A reader that goes by the name of Brude contacted me with his thoughts on the pilot script. Brude has years of experience in the entertainment industry as a manager of screenwriters. As you can imagine, he has read thousands of scripts in his time in Hollywood and a few of his clients have become successful screenwriters, so he definitely knows what he is talking about. The write-up is very long and detailed, but it is a great read and provides a unique and interesting perspective on the script. Click through for the full review.
Over all impression:
The script is written with great economy, more so than I would have thought possible and I think that mostly it works because of this, but sometimes in spite of this, as well. Occasionally I was left wishing certain parts of scenes or lines would not have been cut, but if their was one thing I learned in my Hollywood days when reading adaptations, it was to judge a script more dispassionately, as if I am a reader/viewer experiencing this story for the first time. I have a feeling these missing bits are probably (for the most part at least) unnecessary, which is why David and Dan cut them. I think these inevitable changes were mostly necessary.
The Prologue and the first 10+ Pages:
The prologue lasts about 3 pages/minutes which may be a bit brief and possibly even feels a bit too brief, but I understand the need to show this quickly and move on. As for how it works as an intro in terms of pacing, think the opening scene of the BSG mini-series – it’s about as long and hopefully will have the same impact. The writers I think wanted to get to the wolf pups by page 10 or so (which they do by page 9, actually), because that is really the appropriate place to hit this mark in the script, at least as I always imagined it. One could have easily spent nearly 7 or 10 minutes on the prologue, but to do so would really throw viewers – it’s too much time to spend on something dramatically when you only have 60 minutes to introduce most of the important dramatis personae for the episode. The first 10 minutes of the script have 3 potential hooks for viewers: The Others, the beheading and the finding of the pups – if one of these doesn’t carry new viewers at least to, “the things I do for love,” then I don’t know what.
After the prologue we get the title credits which have been described and which I think could look beautiful. Showing the map is smart and helps the audience and the writers found a nice way to do that. We specifically see the regions from The Wall to King’s Landing; I wonder if future seasons will show us other regions of Westeros as they become more important to the story (The Iron Isles, Dragonstone, Dorne, etc.). The raven landing on the Iron Throne is a dead on perfect combination of images for the whole series: the Throne and a carrion bird perched upon it.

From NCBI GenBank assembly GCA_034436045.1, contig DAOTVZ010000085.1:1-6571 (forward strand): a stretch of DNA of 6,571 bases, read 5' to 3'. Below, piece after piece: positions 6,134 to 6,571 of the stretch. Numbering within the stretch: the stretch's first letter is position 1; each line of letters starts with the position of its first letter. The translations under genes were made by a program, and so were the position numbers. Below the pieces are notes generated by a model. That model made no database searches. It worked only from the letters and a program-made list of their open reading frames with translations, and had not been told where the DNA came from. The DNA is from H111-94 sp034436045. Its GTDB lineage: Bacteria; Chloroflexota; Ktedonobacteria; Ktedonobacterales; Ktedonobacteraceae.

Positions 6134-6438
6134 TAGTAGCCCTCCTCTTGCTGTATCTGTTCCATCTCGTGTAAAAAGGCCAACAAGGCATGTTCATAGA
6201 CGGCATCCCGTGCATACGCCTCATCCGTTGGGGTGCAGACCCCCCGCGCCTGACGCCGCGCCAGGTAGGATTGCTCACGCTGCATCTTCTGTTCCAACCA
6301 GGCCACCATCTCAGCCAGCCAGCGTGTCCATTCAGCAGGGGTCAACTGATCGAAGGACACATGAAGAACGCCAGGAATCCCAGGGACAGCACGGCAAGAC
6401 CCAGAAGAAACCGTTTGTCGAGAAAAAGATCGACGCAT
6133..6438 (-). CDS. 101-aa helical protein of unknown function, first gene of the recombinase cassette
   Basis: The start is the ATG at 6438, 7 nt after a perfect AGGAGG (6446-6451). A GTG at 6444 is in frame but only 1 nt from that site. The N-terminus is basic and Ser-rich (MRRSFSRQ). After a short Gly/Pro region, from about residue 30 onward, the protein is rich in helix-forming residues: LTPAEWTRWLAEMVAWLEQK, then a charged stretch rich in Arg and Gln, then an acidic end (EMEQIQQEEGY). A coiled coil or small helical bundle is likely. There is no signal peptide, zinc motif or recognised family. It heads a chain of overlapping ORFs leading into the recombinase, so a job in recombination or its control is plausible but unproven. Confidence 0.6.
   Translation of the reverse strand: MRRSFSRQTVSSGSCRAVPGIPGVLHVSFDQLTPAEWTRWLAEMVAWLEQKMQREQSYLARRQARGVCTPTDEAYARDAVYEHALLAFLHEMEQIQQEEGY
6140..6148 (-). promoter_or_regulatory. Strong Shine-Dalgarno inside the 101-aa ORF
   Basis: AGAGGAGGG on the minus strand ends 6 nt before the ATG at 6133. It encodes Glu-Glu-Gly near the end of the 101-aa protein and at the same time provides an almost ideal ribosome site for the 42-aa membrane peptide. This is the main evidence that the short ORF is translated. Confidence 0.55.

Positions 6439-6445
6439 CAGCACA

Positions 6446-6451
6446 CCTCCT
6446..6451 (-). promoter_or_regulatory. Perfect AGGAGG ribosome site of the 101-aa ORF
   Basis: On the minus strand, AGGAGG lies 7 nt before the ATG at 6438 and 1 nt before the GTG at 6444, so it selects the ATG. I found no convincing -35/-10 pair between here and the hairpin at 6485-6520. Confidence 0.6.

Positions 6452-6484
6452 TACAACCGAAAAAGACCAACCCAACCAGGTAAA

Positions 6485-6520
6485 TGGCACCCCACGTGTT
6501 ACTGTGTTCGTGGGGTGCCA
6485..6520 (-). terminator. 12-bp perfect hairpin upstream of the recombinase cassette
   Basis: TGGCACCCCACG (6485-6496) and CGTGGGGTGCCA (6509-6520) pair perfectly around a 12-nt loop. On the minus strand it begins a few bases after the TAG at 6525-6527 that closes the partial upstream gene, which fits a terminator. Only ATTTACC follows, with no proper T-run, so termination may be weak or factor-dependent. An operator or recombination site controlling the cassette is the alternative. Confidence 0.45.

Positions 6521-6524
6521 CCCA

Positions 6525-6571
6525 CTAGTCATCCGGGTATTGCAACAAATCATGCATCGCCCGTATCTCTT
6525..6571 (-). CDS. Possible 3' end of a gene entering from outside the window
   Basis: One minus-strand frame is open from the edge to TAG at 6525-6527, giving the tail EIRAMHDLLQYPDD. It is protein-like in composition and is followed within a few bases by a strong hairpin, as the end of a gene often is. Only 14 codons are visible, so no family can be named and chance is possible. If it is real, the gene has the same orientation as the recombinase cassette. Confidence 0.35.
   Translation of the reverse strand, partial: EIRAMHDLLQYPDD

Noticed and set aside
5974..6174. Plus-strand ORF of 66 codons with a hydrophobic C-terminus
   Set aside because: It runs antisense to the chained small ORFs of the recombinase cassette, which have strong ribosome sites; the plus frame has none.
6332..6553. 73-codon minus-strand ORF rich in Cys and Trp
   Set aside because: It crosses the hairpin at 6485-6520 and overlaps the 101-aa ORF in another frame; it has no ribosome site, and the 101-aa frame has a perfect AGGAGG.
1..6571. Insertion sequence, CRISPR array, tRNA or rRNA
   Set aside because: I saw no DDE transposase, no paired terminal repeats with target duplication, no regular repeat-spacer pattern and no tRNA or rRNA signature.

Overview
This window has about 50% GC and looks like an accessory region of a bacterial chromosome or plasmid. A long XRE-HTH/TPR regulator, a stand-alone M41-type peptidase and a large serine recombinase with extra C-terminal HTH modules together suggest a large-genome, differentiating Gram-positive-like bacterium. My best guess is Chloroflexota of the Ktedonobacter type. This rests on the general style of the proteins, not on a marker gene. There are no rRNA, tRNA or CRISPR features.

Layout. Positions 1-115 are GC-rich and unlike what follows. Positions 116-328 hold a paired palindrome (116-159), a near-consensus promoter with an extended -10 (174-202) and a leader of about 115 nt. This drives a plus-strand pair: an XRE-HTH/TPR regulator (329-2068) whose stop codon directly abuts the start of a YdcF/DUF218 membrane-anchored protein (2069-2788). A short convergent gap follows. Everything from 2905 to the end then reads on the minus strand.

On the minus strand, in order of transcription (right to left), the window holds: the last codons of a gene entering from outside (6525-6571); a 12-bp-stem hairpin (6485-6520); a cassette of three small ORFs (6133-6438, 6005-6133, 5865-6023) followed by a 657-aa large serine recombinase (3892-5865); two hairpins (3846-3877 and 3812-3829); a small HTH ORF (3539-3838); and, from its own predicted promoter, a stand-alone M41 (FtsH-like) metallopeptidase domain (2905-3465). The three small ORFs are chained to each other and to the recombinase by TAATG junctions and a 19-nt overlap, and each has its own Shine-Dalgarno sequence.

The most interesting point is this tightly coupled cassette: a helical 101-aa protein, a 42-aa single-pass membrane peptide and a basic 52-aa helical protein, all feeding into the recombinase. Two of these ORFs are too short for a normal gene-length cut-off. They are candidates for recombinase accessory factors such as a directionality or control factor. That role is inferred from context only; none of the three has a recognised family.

Daenerys’ story is given to us in two sections as the summary has already noted. I think the other option is of course to spend one long sequence in the episode with Dany, but then you don’t get the sense of time moving and it also sets it apart too much from the main story. Cutting back and forth twice makes the Dany material seem more a part of the overall plot, which may be important for the audience so I think it’s the right choice structurally. Future episodes may have more or less of Dany as appropriate, some may spend the better part of the episode with her others may not touch on her story at all – we’ll see how this plotline gets spelled out over time, but in this first episode jumping to her story twice is ideal. And, if it doesn’t work, they can always re-edit and put them together instead, but I doubt it will go that way.
My one question is how they plan to denote to the audience the change in location. There will no doubt be some sort of establishing shot of Pentos before we cut to Dany in her dressing room, but the script doesn’t describe this in any detail. At some point and in some way the show will have to explain that Dany and Viserys are across the Small Sea, on another continent but as written the pilot doesn’t show that. Maybe that’s a question they plan to figure out to later in the production, and maybe they already have ideas about this. The dialogue does at least give us the basic set-up of Viserys’ plan to retake the Seven Kingdoms with a Dothraki army at his back. But I do feel that, like the opening with the map, it is useful for the audience to have a mental picture of how far away Dany and Viserys are from Westeros.